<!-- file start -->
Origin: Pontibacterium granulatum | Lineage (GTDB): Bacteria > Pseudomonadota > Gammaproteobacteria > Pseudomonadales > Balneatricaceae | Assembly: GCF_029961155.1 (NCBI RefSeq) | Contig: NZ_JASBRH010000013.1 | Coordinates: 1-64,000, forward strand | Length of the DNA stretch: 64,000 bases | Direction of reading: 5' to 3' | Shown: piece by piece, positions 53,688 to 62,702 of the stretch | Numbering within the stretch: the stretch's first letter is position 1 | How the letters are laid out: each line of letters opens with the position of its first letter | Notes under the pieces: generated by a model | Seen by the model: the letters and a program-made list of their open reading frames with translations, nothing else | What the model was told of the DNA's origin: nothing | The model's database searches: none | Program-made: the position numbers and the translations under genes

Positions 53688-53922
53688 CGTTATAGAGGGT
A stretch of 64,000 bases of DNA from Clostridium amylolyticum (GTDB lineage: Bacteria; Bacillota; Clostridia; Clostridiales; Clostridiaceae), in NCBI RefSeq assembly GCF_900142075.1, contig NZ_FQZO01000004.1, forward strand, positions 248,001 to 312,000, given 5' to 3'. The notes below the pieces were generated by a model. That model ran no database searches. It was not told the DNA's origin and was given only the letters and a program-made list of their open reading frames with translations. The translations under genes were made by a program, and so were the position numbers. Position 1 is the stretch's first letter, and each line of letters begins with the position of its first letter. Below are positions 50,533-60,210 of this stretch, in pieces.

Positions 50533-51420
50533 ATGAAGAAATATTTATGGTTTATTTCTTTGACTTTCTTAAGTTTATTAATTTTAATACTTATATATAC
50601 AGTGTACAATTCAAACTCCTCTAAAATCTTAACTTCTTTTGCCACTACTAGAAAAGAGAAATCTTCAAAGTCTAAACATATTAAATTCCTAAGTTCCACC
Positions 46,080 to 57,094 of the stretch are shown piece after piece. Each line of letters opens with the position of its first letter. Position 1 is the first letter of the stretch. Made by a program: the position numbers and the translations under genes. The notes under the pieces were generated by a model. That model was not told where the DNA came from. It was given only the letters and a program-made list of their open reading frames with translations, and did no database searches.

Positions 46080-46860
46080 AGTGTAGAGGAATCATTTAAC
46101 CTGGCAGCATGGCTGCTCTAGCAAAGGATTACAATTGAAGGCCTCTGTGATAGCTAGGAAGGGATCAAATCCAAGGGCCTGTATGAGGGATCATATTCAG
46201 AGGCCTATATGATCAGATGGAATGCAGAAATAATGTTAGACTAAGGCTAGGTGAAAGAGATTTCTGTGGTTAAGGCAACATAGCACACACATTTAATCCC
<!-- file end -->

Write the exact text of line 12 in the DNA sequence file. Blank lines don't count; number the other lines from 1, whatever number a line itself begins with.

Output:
46201 AGGCCTATATGATCAGATGGAATGCAGAAATAATGTTAGACTAAGGCTAGGTGAAAGAGATTTCTGTGGTTAAGGCAACATAGCACACACATTTAATCCC